SPSS software (SPSS software, version 12.0.1 for Windows; SPSS Inc, Chicago, IL, USA) was used for all statistical analyses. First, we summarized responses from the questionnaire over the exposed and control groups with regard to their demographic characteristics. The independent t-test was used for bivariate comparisons between means. Categorical variables were compared by the χ2 test. Multiple linear regression analysis was carried out to evaluate the contribution of demographic characteristics and exposure to ChE activities. For the comparison of symptoms according to exposure, we used the odds ratio for the prevalence as a measure of association. A level of probability below 0.05 was considered statistically significant for all analysis. Two-tailed p-values are given throughout. The results of the ChE activities were analyzed for normal distribution (Kolmogorov–Smirnov test) and homogeneity of variance (Levene’s test).

Results

Subjects who refused to allow their blood samples to be taken were not evaluated, so the overall participation rate among the exposed and control groups were about 60%. Therefore, the final study population consisted of 63 exposed subjects and 58 unexposed controls. The sample size is considered adequate for the desired level of confidence and precision.

The normal reference mean ChE activity adopted in this study is the one calculated from the control group. No study had been done in Ghana to establish a reference whole-blood ChE activity. However, a study conducted in South Africa that established a reference range for serum ChE indicates a reference range fairly similar to that adopted in this study (Rama and Jaga 1992). Ideally, it is best to compare the farmer’s postexposure ChE level with their own baseline value. This was not possible in this study. Thus, the levels of ChE determined here for the controls served as baseline values for comparisons of the health effects of pesticide exposure.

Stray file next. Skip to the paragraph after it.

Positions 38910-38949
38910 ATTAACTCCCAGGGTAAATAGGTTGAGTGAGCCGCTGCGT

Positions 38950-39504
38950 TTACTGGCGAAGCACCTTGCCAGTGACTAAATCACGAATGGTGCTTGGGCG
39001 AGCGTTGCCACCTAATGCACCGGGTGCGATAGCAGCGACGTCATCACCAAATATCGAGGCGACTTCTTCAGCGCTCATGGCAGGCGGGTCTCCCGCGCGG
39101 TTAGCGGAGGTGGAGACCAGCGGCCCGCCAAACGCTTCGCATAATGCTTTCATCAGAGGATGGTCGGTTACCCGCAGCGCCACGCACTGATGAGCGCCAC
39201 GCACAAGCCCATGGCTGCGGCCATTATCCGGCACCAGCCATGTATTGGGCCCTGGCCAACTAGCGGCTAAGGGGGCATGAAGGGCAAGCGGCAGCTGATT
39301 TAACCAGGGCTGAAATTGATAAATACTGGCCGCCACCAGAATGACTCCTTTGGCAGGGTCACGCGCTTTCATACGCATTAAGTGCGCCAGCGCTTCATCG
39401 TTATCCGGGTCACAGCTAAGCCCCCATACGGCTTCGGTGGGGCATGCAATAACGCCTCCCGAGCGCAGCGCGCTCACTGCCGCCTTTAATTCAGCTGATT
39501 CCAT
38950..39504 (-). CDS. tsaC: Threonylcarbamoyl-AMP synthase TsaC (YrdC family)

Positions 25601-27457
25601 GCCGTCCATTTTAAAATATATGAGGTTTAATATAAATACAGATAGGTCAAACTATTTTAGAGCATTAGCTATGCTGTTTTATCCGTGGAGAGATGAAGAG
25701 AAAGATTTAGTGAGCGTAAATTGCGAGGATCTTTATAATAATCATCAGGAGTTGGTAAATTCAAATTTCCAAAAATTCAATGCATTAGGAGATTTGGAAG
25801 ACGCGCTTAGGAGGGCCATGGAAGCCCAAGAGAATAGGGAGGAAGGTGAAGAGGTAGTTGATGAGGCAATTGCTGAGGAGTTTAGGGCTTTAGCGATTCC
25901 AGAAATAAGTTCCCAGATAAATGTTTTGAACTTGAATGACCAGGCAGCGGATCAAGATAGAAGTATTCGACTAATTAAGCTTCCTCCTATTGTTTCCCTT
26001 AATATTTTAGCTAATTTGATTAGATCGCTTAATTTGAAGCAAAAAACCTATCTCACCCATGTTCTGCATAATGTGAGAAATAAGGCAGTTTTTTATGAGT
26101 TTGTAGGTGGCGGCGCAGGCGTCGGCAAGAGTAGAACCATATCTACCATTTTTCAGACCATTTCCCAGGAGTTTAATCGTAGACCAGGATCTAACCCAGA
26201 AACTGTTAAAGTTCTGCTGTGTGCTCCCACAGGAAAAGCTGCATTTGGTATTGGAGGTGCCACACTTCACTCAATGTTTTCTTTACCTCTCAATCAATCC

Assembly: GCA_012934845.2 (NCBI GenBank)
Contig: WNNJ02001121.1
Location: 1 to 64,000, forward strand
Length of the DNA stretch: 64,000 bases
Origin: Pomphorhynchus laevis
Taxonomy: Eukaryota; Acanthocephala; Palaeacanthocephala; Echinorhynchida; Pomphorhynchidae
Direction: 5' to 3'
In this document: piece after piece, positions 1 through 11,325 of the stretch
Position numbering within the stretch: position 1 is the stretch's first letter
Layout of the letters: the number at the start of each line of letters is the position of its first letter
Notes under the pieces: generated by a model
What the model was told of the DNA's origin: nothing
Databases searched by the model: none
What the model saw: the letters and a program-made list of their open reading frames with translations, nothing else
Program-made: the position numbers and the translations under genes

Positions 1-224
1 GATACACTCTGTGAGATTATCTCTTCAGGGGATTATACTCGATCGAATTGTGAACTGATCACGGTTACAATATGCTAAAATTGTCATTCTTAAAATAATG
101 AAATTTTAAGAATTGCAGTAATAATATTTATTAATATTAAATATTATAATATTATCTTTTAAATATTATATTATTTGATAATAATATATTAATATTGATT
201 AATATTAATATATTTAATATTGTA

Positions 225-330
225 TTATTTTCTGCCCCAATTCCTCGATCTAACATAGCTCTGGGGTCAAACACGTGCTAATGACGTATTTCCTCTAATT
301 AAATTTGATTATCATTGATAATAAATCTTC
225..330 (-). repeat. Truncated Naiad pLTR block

Table 2 depicts the demographic characteristics of the farmers at Akumadan and the controls at Tono. The mean age of the exposed participants (33.9 years) was slightly older than that of controls (32.3 years), but the difference was not significant (p = 0.678) (see Table 2). The mean duration of work as a farmer of the exposed participants was 17.1 years, and the mean of the control group was 14.2 years. This difference was also not significant (p = 0.177). Exposed participants, on the average, weighed heavier than the control participants, although the difference was not statistically significant (p = 0.156). On the other hand, the control participants were taller than the exposed participants and, again, the difference was not statistically significant (p = 0.220). Measures reflecting lifestyle choices did not differ between the two groups except for drinking. Self-report of smoking habits of the two groups was not significantly different (p = 0.514). However, drinking habits differed significantly (p < 0.001) for the exposed and control groups.
Table 2

Demographic characteristics and ChE activity (μmol/min/mL of whole blood) of exposed and control participants

Characteristic

Community

Test of significance

p-Value

Exposed participants

Control participants

(N = 63)

(N = 58)

Age (years)

  Mean (SD)

33.9 (8.51)

32.3 (9.80)

−0.418a

0.678

Gender, N (%)

  Male

33 (52)

38 (66)

  

  Female

30 (48)

20 (34)

2.15b

0.143

Duration of work as farmer (years)

  Mean (SD)

17.1 (5.30)

14.2 (6.10)

1.36a

0.177

Height (m)

  Mean (SD)

1.61 (0.130)

1.64 (0.093)

−1.23a

0.220

Weight (kg)

  Mean (SD)

63.8 (9.90)

61.2 (10.2)

1.43a

0.156

Smoking, N c (%)

  Yes

7 (11.1)

3 (5.17)

  

  No

56 (88.9)

43 (74.1)

0.672b

0.514

Drinking, N (%)

  Yes

13 (20.6)

33 (56.9)

  

  No

49 (77.8)

13 (22.4)

27.84b

<0.001

Mean ChE (SD)

3.59 (2.93)

7.27 (1.71)

−8.506a

<0.001

% Falling below a level at 70% of normal reference meand

73.0

13.8

  

aIndependent t-test

bχ2 test

cDeviation from N is due to missing answer to the specific question

dNormal reference mean: 7.27 μmol/min/mL of whole blood